Now, in terms of scalability, especially these days (COVID days) where most review centers, if not all review centers are on-prem review centers are closed around the country, you want to make sure that you have providers that have remote reviewer access, secure virtual environments and, of course, Haystack is the originator there… the originator as I like to say, and so you’re able to scale up very, very quickly. Even in the days pre-COVID, we would use our remote review division for scaling purposes. So, if [inaudible] requests are emanating out of DC, the DC market can be more expensive and overtime is required there, but you can tap out a market very, very quickly, and so are you satisfied with getting the last reviewer who was available as opposed to choosing reviewers across the country, increasing their qualifications, their speed, and their accuracy levels to ensure you’re getting the best quality work product, especially on these short timelines where you may not discover someone doesn’t understand privileged if they’re just new to the review world.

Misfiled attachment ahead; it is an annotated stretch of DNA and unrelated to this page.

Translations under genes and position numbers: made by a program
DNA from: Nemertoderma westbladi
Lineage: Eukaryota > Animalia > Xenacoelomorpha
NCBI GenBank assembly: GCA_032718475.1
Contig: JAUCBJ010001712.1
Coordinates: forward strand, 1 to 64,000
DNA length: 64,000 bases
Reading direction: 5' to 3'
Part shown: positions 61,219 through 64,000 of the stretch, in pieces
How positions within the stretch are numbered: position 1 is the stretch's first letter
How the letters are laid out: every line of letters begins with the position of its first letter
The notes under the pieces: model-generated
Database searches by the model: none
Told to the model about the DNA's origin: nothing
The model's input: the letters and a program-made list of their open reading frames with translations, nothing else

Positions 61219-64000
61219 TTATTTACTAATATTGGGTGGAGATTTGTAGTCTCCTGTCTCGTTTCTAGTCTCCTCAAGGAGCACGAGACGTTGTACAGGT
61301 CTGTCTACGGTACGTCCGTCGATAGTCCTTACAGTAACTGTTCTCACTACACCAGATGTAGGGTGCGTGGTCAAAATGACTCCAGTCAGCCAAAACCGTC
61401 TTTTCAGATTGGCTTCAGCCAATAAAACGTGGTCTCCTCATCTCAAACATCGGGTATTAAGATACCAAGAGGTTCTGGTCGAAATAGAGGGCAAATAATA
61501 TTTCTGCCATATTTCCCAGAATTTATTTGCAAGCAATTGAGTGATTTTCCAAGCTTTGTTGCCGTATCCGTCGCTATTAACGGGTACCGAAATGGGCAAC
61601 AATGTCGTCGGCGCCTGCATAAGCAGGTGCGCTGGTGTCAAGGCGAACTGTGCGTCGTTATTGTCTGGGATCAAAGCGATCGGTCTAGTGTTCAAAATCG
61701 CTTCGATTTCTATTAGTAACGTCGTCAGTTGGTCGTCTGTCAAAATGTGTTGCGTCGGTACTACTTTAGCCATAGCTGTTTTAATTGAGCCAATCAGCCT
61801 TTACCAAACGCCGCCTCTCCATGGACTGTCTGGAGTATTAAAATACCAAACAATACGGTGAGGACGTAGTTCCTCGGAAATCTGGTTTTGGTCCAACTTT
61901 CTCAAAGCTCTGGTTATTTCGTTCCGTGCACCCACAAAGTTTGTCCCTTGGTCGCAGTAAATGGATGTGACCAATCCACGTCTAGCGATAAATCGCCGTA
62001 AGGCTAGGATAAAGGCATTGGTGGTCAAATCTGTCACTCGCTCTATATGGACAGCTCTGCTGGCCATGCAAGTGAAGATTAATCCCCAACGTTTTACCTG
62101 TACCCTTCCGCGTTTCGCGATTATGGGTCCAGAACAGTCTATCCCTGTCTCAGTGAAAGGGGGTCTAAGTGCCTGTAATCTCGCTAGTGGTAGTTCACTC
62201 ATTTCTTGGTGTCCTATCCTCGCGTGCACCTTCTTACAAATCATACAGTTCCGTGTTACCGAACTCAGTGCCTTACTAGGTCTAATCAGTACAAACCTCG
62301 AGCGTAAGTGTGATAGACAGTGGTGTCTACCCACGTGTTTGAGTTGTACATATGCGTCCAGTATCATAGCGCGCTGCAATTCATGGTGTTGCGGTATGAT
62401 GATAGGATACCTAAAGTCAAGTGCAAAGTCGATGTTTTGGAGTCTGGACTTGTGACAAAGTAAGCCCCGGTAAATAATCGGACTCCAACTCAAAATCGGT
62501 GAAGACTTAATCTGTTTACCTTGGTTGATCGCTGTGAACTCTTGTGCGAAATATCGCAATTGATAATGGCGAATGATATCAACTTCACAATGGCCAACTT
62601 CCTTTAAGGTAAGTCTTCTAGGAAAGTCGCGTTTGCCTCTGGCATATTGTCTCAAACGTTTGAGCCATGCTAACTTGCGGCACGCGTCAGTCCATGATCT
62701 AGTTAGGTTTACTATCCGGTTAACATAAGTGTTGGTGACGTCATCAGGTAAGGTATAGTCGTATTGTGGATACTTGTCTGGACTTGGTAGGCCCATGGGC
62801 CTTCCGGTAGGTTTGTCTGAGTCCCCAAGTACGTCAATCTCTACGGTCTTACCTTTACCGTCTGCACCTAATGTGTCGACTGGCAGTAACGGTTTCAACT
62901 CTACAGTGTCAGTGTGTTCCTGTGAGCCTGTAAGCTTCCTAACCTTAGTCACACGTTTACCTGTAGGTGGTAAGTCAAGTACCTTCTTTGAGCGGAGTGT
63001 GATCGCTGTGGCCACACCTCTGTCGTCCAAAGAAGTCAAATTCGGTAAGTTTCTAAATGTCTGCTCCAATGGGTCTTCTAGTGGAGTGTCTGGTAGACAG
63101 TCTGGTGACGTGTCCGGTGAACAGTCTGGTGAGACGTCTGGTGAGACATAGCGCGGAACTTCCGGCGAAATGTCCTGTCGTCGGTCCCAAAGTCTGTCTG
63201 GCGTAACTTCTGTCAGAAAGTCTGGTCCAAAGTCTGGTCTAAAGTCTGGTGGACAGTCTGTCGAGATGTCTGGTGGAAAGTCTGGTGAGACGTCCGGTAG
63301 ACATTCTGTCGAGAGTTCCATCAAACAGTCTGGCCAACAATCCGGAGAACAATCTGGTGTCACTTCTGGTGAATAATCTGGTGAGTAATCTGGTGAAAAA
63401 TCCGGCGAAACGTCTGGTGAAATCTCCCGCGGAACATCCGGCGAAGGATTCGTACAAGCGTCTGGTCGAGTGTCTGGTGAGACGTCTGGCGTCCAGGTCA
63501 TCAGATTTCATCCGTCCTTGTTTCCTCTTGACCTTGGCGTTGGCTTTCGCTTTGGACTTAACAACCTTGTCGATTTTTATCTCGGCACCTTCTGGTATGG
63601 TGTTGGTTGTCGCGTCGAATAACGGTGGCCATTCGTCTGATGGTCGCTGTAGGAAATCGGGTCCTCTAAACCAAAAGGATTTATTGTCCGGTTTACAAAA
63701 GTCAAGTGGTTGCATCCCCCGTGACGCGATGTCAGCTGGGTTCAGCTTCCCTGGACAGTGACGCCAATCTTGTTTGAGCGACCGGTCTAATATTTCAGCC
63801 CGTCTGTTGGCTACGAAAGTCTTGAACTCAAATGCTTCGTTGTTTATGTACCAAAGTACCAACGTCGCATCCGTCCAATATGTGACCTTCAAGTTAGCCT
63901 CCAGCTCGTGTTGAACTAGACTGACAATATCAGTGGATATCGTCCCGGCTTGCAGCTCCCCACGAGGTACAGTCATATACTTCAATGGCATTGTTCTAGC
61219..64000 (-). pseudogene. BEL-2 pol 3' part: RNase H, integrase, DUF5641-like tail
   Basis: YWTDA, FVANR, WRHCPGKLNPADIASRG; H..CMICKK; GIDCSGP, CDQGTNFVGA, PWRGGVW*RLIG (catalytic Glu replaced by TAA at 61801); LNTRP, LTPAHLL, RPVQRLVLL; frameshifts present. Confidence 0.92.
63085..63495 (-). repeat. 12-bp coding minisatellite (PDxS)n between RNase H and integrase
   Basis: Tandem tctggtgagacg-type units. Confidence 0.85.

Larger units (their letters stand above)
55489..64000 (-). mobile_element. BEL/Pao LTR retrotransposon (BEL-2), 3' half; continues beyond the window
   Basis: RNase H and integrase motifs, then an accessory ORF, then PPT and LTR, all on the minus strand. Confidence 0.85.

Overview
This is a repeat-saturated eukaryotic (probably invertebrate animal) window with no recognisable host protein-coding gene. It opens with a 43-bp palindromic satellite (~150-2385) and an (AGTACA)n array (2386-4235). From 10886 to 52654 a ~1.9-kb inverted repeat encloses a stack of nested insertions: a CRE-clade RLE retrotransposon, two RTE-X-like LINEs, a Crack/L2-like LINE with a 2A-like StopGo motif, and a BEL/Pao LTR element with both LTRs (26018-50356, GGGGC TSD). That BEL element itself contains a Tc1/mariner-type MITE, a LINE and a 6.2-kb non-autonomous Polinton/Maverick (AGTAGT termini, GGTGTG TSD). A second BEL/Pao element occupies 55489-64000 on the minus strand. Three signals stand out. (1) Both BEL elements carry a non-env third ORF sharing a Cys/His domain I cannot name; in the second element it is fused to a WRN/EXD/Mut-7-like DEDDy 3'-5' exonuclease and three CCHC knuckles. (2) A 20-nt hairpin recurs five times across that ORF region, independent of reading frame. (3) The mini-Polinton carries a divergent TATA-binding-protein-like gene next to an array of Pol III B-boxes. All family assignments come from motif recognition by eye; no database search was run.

So, we’re now going to walk through privileged logging. Obviously, the regulators are looking at the produced documents, but something that they’re taking a very close eye to is the privilege log. I’m going to throw it over to Anya to talk about special tools and techniques and technologies that we’ve built at our company to help you streamline the log creation, and then she will throw it back to me to talk about specifics of logging, areas where you’re able to maybe negotiate with the [inaudible]. Take it away, Anya.